GREENVILLE — Top officials at the Greenville Republican Party have abruptly resigned after months of tension with outspoken activists, blaming their critics for a relentless campaign of "intimidation, threats, bullying, disenfranchisement and character assassination" that has thrown the organization into turmoil.
In a letter to South Carolina GOP headquarters July 8 that was obtained by The Post and Courier, Greenville GOP Chair Jennifer Black, 1st Vice Chair Stacy Shea and state Executive Committeeman Randy Page said the ongoing attempt to thwart their leadership has made their positions untenable.
"While we have patiently sought resolution, addressed the constant baseless accusations, and always demonstrated transparency and a willingness to move forward, it has been met with barricades at every turn," the group wrote.
"As such, our energy is best used elsewhere to positively engage legislative issues that affect us, our families, and the citizens of our great state," they concluded.
The feud tearing apart one of the state's biggest county parties represents a continuation of the power struggle that consumed Republicans in the lead-up to their state convention in May when state GOP Chairman Drew McKissick secured reelection but only after facing weeks of attacks from pro-Trump attorney Lin Wood.
Earlier this year, a group of mostly Upstate far-right activists who had been thorns in the side of party leaders for years formed a new organization under the banner of "My SCGOP" and recruited Wood to enter the race.
While much of the attention focused on the state party election, the group was also working to purge the local party of members they deemed unfaithful to their cause. They lost leadership races against them at the county convention but continued haranguing them in the months since in attempt to force them out.
In an interview with The Post and Courier, McKissick described the situation as "absolute insanity" and said the My SCGOP activists have engaged in "totally shameful, reprehensible behavior."
"They have essentially preyed on Trump supporters, telling them the county and state party organizations didn't support President Trump, which is a total lie, and then they've gone forward spreading rumors and innuendos about people — everything from sex trafficking to embezzlement to rigging elections, all this garbage," McKissick said.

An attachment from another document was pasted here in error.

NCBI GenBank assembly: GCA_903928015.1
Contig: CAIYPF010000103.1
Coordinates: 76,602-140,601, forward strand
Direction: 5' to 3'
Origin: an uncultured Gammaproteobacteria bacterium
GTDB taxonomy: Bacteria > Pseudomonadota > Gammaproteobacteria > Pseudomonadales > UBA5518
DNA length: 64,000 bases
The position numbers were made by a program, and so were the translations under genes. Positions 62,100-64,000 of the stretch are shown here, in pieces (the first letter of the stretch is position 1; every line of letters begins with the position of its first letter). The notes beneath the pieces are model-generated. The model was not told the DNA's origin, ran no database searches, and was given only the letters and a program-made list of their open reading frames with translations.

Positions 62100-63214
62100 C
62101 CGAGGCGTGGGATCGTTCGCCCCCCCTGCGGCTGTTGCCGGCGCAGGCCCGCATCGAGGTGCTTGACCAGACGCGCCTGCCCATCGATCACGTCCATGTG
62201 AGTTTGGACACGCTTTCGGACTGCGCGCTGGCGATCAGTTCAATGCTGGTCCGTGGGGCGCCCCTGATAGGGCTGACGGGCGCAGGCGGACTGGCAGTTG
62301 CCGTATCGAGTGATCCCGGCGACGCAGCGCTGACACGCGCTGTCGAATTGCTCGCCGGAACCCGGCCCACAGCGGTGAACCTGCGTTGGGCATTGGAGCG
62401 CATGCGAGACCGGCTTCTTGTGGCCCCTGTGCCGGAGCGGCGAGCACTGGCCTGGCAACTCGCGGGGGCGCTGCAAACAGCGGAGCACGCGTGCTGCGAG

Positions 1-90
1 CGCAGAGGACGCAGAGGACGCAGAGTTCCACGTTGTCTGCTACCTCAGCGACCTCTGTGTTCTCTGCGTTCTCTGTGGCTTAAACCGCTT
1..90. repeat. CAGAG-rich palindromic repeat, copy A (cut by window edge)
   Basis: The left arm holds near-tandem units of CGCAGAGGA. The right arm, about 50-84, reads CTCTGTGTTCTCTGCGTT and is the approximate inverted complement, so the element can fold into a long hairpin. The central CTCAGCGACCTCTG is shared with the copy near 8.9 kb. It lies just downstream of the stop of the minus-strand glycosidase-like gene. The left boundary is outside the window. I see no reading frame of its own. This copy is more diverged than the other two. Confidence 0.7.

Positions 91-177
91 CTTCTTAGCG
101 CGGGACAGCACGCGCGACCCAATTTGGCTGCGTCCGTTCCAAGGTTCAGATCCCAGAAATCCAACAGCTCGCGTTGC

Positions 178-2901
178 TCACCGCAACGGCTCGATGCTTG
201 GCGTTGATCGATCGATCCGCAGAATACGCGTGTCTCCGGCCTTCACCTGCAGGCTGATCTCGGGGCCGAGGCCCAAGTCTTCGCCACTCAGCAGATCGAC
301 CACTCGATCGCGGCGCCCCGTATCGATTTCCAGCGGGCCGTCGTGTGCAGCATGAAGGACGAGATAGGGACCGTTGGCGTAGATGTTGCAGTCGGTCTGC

"These are people who want to turn the local party organization into their own personal hobbyhorse, and that is not our mission," McKissick added. "The mission of the Republican Party is to support our platform and elect people who will support that platform and carry it into public policy. Period. Anything else is a complete distraction."
Pressley Stutts, the longtime Greenville Tea Party leader who helped create My SCGOP, said he is convinced the county GOP election was rife with cheating. He said he was initially willing to work with the new leaders but found them to be "very belligerent and very condescending towards us."
Black, the outgoing party chair, said she did try hard to find some middle ground between the two sides and open up as much transparency about the election as possible.
"It's unfortunate because we do agree on so much and this is not our problem," Black said. "Our problem is the Democrats. So we have to figure out how to get back together and really stop the infighting."
At the party's latest meeting, Stutts called on the county party's leadership to resign — a demand that was granted July 8.
"We are following the advice of President Trump, who encouraged all of the MAGA supporters to go out, get involved and take over the parties with their true MAGA supporters," Stutts said. "That's what we did."
Where the Greenville GOP goes from here is now unclear. In the near-term, the remaining members will need to elect new leadership, likely to happen in the next few weeks. But those elections are unlikely to resolve many of the core disputes rupturing the party.
Long known as the state's foremost hotbed of conservatism, Greenville's local GOP could now enter a period of intense isolation from the rest of the Republican apparatus.
"It will fall into a state of disrepair, become a complete dumpster fire and essentially be a leper colony for the next year and a half," McKissick said.
In its place, McKissick suggested that "sane Republicans" might end up creating separate GOP clubs in the Greenville area for people who want to stay focused on the core party functions of supporting Republican candidates.
"We will help them do that in every way," McKissick said.